PandaLabs Neutralized 75 Million New Malware Samples in 2014, Twice as Many as in 2013

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The Global Infection rate in 2014 was 30.42 Percent

“We live in an Internet-connected world, and as such we are exposed to cyber-attacks now more than ever before," said Luis Corrons, Technical Director of PandaLabs at Panda Security.

PandaLabs, the anti-malware laboratory of Panda Security, detected and neutralized 75 million malware samples in 2014. This figure more than doubles the number recorded in 2013: nearly 30 million new malware strains.

In all, the total number of malware specimens detected by PandaLabs throughout its history has reached 220 million, which means that 34 percent of all malware ever created was coded in 2014. In fact, last year Panda Security recorded an average of 200,000 new malware strains per day. The year 2014 can be considered the year of massive cyber-attacks, with some of the world’s biggest corporations falling victim to large-scale data breaches.

Trojans continue to account for most new malware
Trojans are still the most common type of malware, way ahead of other malware specimens. In fact, in 2014 Trojans accounted for almost 70 percent of all new malware created, followed by viruses (12.33 percent), other malware (10 percent), worms (6 percent) and adware/spyware (3 percent). In this respect, CryptoLocker was one of the most destructive Trojans unleashed last year.

“CryptoLocker is one of the nastiest pieces of malware to have targeted users in 2014. This ransomware encrypts victims’ files and requires a ransom in order to decrypt them. Thousands of computers have fallen victim to it, from home users to businesses and financial institutions,” said Luis Corrons, Technical Director of PandaLabs at Panda Security.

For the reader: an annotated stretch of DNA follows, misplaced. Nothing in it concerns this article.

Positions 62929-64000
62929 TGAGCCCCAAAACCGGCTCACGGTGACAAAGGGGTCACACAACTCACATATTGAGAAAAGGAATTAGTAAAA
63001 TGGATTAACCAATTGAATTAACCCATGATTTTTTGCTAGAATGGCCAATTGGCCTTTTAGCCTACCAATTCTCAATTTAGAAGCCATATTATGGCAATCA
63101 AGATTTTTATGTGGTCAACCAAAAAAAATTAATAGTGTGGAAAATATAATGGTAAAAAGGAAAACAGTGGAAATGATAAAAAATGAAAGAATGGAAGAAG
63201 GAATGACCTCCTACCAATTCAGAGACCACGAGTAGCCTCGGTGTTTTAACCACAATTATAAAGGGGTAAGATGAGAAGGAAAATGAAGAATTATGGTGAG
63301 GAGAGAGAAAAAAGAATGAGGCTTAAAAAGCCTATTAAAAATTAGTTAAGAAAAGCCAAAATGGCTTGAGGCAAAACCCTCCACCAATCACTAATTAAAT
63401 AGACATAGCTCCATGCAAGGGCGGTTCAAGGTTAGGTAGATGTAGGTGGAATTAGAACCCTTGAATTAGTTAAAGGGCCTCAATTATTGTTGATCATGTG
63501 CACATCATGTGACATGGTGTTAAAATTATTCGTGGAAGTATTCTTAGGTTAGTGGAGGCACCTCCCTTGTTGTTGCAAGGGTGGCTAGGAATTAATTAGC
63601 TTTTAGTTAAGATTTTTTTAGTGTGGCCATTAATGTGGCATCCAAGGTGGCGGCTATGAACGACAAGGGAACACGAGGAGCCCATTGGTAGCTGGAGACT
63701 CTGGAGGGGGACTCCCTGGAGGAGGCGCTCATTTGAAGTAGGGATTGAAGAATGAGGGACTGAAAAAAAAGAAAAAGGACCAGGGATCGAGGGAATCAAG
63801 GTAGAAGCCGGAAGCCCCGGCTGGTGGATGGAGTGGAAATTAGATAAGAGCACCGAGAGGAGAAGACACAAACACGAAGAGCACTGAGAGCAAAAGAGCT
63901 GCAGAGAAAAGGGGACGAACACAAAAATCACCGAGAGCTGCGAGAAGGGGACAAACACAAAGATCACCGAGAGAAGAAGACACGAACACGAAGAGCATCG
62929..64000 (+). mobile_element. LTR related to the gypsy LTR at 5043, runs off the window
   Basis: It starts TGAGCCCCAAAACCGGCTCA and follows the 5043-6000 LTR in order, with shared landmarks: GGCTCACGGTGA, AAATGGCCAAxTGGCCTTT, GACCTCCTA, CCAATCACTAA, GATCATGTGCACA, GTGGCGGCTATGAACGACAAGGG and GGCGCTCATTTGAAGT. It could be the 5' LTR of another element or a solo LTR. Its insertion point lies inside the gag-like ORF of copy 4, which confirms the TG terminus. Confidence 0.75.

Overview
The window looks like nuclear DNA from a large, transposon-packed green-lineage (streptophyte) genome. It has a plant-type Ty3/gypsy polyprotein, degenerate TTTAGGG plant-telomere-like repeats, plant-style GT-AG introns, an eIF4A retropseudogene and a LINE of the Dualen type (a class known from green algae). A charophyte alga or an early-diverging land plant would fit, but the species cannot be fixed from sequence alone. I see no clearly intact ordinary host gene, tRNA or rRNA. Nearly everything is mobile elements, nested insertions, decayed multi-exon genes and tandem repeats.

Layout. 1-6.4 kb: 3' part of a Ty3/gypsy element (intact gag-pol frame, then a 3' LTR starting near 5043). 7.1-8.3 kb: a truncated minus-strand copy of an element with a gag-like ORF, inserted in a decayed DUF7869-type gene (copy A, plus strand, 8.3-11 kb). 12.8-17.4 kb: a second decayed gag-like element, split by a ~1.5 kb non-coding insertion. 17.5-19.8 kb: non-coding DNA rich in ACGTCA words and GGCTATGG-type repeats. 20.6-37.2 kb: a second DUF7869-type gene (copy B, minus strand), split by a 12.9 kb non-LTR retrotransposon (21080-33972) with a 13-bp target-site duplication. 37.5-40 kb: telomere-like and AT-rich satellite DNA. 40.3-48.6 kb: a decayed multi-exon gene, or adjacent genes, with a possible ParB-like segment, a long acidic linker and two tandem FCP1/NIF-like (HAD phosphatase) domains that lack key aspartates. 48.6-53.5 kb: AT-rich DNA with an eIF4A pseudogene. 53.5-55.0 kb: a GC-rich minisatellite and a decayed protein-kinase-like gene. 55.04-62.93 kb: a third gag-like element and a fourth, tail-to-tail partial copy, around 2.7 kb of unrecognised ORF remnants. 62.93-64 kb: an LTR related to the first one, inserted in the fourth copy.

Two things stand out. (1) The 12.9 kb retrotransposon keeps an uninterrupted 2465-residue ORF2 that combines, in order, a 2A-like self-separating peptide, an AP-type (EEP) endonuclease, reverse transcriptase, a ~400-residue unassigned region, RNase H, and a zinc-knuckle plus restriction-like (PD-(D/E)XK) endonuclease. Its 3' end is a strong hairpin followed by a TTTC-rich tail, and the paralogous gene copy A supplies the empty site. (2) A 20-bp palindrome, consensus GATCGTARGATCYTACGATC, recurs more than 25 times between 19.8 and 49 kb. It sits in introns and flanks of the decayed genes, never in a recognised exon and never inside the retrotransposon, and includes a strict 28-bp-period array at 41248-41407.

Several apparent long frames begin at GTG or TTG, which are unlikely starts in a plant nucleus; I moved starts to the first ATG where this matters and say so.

Malware and infections
Trojans, once again, accounted for more infections (65 percent) than any other malware, although there was a notable increase in the ‘Other’ category. This category includes PUPs (Potentially Unwanted Programs): applications which, despite not being malicious per se, install unwanted software without properly informing the user.

China tops the list of infections
Despite being one of the worst years for IT security, the global infection rate in 2014 was 30.42 percent, a significant decrease on 2013’s figure. Country by country, China once again had the most infections with a rate of 49 percent, followed by Ecuador (42.33 percent) and Turkey (41.53 percent). These countries were also at the top of the infection rankings last year, although in a different order: China, Turkey and Ecuador.

Other countries with rates above the global average in 2014 include Colombia (33 percent), Uruguay (33 percent) and Chile (31 percent).

Sweden the safest country
Europe was the area with the lowest infection rate, with nine countries ranked among the ten least infected nations, whereas Japan was the only non-European country to appear in the ranking. The list was topped by Scandinavian countries: Sweden (20 percent), Norway (20 percent) and Finland (21 percent).

“We live in an Internet-connected world, and as such we are exposed to cyber-attacks now more than ever before. Security threats will increase in 2015, and both companies and home users must prepare themselves to respond to them. It is not a question of whether their security will be compromised but rather when and how, so in this case prevention is key,” concluded Corrons.

The full report is available here.

About Panda Security
Founded in 1990, Panda Security is the world’s leading provider of cloud-based security solutions. With head offices in Spain, the company has direct presence in over 80 countries, products translated into more than 23 languages and millions of customers around the world. The company’s mission is to simplify complexity, creating new and improved solutions to protect users’ digital lives.

As part of its Corporate Social Responsibility policy, Panda Security collaborates with The Stella Project, a program aimed at promoting the incorporation into the community and workplace of people with Down syndrome and other intellectual disabilities.

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Samantha Bell
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